Delivering many of those babies was Mariama herself, who was paid a very modest amount as a full-time assistant health worker, though untrained by anything but the experience she had gained on the job. She was now 38 and had seven children. She had told me 10 years earlier that she wanted no more than the four children she had at that point, conscious of the constant demands associated with parenting and feeling that she wanted to do more with her life. But her husband Issa had overruled her, subscribing to the traditional peasant notion that having more children would offer more help in the fields and more security in old age. Besides, reliable methods of contraception had not arrived from the capital until the early 1990s.
The biggest and most hopeful story I had to report in 1995, however, also related directly to Mariama’s own life. Ten years before, I had discovered that she was the first and only mother in the village to take a stand against the practice of female genital mutilation (FGM) and not allow her oldest daughter Memnatu to be cut as she herself had once been. I went back full of trepidation on this front. Would she have been forced to conform by her husband or the village authorities? Might one of the old ‘wise women’ have taken matters into her own hands and used the razor on Memnatu anyway?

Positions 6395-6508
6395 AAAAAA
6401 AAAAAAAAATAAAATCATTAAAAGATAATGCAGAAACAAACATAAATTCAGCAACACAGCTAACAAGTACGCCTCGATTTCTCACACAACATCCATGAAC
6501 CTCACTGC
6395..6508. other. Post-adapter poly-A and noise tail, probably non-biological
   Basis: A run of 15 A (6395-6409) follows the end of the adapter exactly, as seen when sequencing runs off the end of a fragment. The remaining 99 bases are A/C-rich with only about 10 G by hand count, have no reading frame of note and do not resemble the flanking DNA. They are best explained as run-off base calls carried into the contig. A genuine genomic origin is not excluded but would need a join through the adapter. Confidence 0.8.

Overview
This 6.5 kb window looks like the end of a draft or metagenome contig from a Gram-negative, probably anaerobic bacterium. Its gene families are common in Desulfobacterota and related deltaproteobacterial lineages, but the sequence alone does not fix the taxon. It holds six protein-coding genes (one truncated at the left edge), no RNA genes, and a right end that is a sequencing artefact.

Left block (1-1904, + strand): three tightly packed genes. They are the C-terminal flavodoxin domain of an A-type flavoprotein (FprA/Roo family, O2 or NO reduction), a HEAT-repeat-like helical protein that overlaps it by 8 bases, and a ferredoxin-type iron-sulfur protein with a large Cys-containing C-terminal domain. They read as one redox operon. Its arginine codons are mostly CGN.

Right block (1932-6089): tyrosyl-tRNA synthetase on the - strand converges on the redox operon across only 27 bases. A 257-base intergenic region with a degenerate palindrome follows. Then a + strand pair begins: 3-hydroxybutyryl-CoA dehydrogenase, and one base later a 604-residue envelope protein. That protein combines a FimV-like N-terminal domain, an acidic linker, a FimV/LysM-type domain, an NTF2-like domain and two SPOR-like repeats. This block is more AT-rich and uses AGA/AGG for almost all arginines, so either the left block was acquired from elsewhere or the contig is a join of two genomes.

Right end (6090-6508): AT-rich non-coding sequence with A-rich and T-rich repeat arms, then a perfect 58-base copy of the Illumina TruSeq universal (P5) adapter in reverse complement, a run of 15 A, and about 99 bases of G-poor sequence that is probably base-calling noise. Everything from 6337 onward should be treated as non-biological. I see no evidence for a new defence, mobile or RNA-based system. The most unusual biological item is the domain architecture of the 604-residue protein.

What I found was truly remarkable. Not only were Memnatu and her sister Aseta still intact, but, through a combination of local pressure from women like Mariama and government messages about the disastrous health implications of FGM, the tide of opinion in the village had turned. The old, near-blind Chief told me how and why he had been converted to believing that FGM should be discontinued – and one of the old women who had herself been wielding the razor up to three years before told me that even she had come round to the new way of thinking.
I am back. What changes will I find in people’s lives this time around?